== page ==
Sunday, July 26, 2009

A harbinger of things to come, maybe... colleges and universities across the nation...

A record number of Houston ISD students are now classified as “gifted and talented” — an increase spurred by changes in how the school district tests and enrolls children in so-called Vanguard programs.
Some parents said this recent round of changes has watered down the Vanguard program. The district's brightest children are opting for private school because they aren't given seats in HISD's top programs or they don't find the classes rigorous enough.
In this era of standardized testing, many school districts have struggled to serve gifted children, Courtright said.
“Most teachers have given up some of their most creative activities and learning experiences because they're focused on doing the drills to prepare students for the test,” Courtright said. “They know what they would like to do, but they can't take the risk of the children not performing well on the test.”
Wouldn't they call this sort of thing "creative accounting" if it was done with money instead of kids? Hell, maybe even "Enron-style accounting" if the company in question failed big enough. I wonder if this is how they're going to try to get more kids in college too. It wouldn't surprise me in the least -- but a worthy question, again, is how many of those kids would be better off learning a trade. That may be where their true talents lie, and with programs that work like this those talents won't be nurtured and who knows what's going to happen? It'll be interesting to see what the college dropout rate looks like as the education changes get rolling on the state and federal level.

(Full disclosure time: I am by no means saying trade schools are for dummies -- far from it. Hell, you can look at some of the skills required for welders, plumbers, pipefitters and the like and it's quite obvious they all require a great modicum of intelligence and common sense. And you know what else? I have a college degree and with some of the salaries some of these trades pay I wish I had gone the trade school route because what I do doesn't pay shit. And if you'll remember, reader K.D. had this to say just yesterday:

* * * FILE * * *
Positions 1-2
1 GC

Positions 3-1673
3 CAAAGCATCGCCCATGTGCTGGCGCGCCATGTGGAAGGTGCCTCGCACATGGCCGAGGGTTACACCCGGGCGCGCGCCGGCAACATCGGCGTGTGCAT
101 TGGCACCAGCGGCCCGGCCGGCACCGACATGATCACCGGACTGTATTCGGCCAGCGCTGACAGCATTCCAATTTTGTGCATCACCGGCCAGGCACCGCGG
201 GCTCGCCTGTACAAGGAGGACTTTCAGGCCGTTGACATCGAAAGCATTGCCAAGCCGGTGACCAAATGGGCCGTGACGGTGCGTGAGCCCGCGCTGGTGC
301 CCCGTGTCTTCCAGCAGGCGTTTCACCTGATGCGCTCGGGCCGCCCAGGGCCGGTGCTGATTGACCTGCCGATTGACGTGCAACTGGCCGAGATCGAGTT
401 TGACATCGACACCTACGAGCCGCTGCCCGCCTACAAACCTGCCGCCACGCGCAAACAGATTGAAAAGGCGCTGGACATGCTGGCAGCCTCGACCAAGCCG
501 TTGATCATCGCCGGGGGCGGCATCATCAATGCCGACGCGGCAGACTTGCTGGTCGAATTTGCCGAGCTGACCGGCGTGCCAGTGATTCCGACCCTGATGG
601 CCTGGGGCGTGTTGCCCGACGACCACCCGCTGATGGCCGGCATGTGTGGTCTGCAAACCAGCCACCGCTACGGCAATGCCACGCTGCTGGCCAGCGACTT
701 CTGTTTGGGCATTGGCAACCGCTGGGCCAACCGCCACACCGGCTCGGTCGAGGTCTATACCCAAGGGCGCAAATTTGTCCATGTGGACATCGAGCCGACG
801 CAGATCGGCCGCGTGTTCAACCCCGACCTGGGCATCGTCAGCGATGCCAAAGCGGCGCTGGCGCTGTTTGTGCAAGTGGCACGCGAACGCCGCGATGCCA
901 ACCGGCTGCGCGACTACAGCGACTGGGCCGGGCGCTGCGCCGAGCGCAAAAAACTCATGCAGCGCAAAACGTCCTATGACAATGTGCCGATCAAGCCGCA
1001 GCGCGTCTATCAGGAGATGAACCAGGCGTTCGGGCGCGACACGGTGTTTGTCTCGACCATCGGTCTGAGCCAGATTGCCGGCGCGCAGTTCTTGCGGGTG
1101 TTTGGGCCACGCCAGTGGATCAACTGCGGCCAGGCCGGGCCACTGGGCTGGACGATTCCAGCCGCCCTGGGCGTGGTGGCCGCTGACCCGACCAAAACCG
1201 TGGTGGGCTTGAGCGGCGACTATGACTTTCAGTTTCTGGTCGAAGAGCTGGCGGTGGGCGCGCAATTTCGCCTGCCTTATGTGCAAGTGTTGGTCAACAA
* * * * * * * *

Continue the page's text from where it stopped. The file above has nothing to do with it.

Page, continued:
"Those of us in the 'trenches' encourage our kids to get training after high school and many times, I suggest schools such as the electrical lineman school or the truck driving school at LIT. These kids now make more than I do, and I hold a master's."
That pretty much speaks for itself. Now, back to your regularly scheduled rant...)

And as far as the Houston program is concerned it would be fun to find out what college administrators who read this story will be thinking when they come upon an app from a student who graduated from this program....
...i.e., "This kid graduated from a gifted-and-talented program that administrators changed from the traditional method just to get more people in it to eliminate certain discrepancies whose only relevance was sociopolitical, not necessarily just because that traditional method wasn't working. They eliminated preferential admission for top-scoring gifted students, and we have parents here transferring their kids out of the program because they didn't feel the classes were demanding enough anymore after those changes were made."
I hate to call it "affirmative action," because that says something blatantly unfair and untrue about the kids who didn't make it in before. But this sort of thing just reeks of affirmative action's very worst stereotype. I could be way the hell off base, but it just doesn't seem to me that they're doing the GT program or the kids any favors. Again, I don't mean to say the kids that didn't make it in before the changes were made were stupid. They're just likely smart in ways the traditional GT curriculum wasn't meant to nurture, and there's not a thing wrong with that. I don't understand why Houston ISD administrators couldn't have found a better way to serve those kids.